Apple’s Trade In site has a new look, but the same old disappointing prices

A laptop screen on a blue background showing the Apple Trade In website
(Image credit: Future)

Apple has launched a redesigned version of its Trade In website to help you swap your current Apple device for a new one, but the same old prices mean you may be better off looking elsewhere.

The refreshed Apple Trade In site is now easier to use, with its top navigation bar allowing you to choose an iPhone, Apple Watch, iPad, Mac, Android phone or Other Product to trade in. 

The big change is a new section showing you the difference between trading in your device online or in store, with the latter giving you an exact value (rather than an estimate) on the spot. Interestingly, Apple has removed mentions of its Daisy robot, which disassembles iPhones into recyclable parts, although this is still mentioned on Apple's environment page.

But beyond the site's new sheen, there is unfortunately no great improvement to Apple's actual trade-in prices. In general, these prices aren't particularly good compared to the many alternatives, which include phone carrier trade-in offers, comparison sites such as Flipsy (in the US) or simply selling privately on the likes of eBay or Facebook Marketplace.

That said, the Apple Trade In site is the most hassle-free option if you're looking to swap your old Apple device for a new one, and you can also be sure that it'll go to one of the tech giant's approved recycling partners. 

But there's also no guarantee that Apple will recycle your old device. Instead, Apple says it will be "thoroughly inspected and assessed for reuse for recycling". This process, which can include reselling your old tech, is all factored into its prices. 

Still, using a trade-in service like Apple's a better option than letting your old device gather dust in a drawer, and according to a recent report from the analysts at Consumer Intelligence Research Partners (CIRP), iPhone owners are far more likely to trade in their old phones than Android fans. According to the report, 43% of iPhone owners trade in their old phones, compared to only 14% of Android users.

Analysis: The price of convenience

A laptop on a blue background showing the Apple Trade In website

(Image credit: Future)

Apple's trade-in prices do tend to fluctuate throughout the year – and we still highly recommend trading in your old iPhone in August rather than waiting for the iPhone 15 to launch in September, when prices for older Apple phones will likely drop.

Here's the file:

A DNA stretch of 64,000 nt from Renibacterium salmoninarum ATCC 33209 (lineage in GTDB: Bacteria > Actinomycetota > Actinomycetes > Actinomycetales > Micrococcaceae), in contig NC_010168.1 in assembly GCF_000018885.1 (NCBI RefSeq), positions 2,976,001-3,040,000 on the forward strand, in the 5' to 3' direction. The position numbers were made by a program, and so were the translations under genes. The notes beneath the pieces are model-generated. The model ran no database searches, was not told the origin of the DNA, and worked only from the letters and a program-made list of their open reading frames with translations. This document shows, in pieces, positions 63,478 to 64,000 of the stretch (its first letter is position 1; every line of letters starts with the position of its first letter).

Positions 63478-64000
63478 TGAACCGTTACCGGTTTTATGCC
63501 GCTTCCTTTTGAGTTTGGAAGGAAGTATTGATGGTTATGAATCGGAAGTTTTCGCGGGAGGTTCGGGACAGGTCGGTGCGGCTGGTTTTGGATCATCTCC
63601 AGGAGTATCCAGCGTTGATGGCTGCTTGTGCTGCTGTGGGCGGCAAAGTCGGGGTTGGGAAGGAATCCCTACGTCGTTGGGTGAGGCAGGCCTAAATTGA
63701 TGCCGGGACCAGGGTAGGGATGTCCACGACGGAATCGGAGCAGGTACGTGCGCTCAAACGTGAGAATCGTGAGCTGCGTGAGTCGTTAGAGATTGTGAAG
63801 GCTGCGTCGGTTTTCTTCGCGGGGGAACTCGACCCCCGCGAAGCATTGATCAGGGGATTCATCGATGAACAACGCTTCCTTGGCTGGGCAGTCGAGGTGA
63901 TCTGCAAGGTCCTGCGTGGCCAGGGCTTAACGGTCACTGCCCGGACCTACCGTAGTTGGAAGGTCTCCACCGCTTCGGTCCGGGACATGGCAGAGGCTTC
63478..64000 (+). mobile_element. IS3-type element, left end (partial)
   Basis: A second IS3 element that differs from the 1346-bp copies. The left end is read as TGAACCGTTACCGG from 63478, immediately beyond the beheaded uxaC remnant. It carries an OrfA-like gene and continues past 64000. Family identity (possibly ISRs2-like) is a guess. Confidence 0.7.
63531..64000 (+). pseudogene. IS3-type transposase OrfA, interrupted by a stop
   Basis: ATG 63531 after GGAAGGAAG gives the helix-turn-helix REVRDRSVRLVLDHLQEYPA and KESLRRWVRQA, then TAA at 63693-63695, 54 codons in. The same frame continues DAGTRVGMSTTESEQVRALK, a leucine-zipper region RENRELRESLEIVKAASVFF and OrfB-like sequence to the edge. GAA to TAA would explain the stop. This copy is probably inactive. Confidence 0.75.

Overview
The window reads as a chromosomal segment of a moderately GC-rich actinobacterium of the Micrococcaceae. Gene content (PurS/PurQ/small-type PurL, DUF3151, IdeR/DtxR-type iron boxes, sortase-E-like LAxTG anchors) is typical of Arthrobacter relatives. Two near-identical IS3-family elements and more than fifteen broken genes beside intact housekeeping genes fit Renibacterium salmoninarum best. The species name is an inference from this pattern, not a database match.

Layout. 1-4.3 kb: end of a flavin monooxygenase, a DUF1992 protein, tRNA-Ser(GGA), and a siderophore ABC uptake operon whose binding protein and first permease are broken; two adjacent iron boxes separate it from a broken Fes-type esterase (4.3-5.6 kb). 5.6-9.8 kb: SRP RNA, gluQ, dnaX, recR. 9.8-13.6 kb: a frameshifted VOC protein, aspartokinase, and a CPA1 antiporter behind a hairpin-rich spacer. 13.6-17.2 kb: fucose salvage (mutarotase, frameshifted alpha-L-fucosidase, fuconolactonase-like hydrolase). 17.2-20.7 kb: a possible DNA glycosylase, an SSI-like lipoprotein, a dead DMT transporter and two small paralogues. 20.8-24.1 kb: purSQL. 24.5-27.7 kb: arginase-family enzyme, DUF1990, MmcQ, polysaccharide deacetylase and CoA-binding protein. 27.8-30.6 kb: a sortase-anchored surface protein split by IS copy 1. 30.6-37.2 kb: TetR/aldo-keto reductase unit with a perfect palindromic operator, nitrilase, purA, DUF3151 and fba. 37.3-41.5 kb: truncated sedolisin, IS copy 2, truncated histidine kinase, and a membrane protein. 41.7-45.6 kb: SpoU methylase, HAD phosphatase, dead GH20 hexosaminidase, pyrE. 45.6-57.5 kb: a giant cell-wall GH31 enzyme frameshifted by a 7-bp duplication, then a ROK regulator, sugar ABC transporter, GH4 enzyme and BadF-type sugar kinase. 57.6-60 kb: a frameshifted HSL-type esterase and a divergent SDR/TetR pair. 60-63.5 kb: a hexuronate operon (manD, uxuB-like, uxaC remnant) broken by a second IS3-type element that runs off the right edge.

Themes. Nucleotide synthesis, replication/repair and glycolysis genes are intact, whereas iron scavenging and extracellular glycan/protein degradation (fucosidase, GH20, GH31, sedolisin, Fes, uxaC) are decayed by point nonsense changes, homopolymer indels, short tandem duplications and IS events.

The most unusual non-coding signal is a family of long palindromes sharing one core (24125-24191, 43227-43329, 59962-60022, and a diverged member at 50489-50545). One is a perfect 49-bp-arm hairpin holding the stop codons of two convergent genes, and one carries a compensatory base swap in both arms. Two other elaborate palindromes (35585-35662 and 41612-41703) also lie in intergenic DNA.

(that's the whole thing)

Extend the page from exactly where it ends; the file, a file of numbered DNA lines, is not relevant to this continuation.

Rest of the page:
But despite some small variations over the year, the prices on Apple's Trade In site are nearly always below the ones you can get from the alternatives. For example, in the table below you can see the extra value it's possible to get on an iPhone 13 Pro or iPhone 13 by checking comparison sites, retailers or private sales.

Swipe to scroll horizontally
Example iPhone trade-in / sale prices
ServiceiPhone 13 ProiPhone 13
Apple Trade-Inup to $500 / £485 / AU$830up to $400 / £390 / AU$655
ItsWorthMore (US)up to $686$523
GadgetGone (US)up to $704$531
Swappa (US)up to $654up to $533
Carphone Warehouse (UK)up to £530up to £430
JB Hi-Fi (Australia)up to AU$700up to AU$550
eBay (typical price)up to $849 / £700up to $599 / £525

Still, there are certainly benefits to going the Apple Trade In route, namely the convenience of having one place to both trade in and buy a new Apple device –particularly if you do this in-store, rather than waiting the estimated "two to three weeks" for the online trade-in process.

And the small improvements to Apple's Trade In site do at least fit into a broader environmental policy that recently saw the tech giant committing to using 100% recycled cobalt in all Apple-made batteries by 2025.

Mark Wilson
Senior news editor

Mark is TechRadar's Senior news editor. Having worked in tech journalism for a ludicrous 17 years, Mark is now attempting to break the world record for the number of camera bags hoarded by one person. He was previously Cameras Editor at both TechRadar and Trusted Reviews, Acting editor on, as well as Features editor and Reviews editor on Stuff magazine. As a freelancer, he's contributed to titles including The Sunday Times, FourFourTwo and Arena. And in a former life, he also won The Daily Telegraph's Young Sportswriter of the Year. But that was before he discovered the strange joys of getting up at 4am for a photo shoot in London's Square Mile.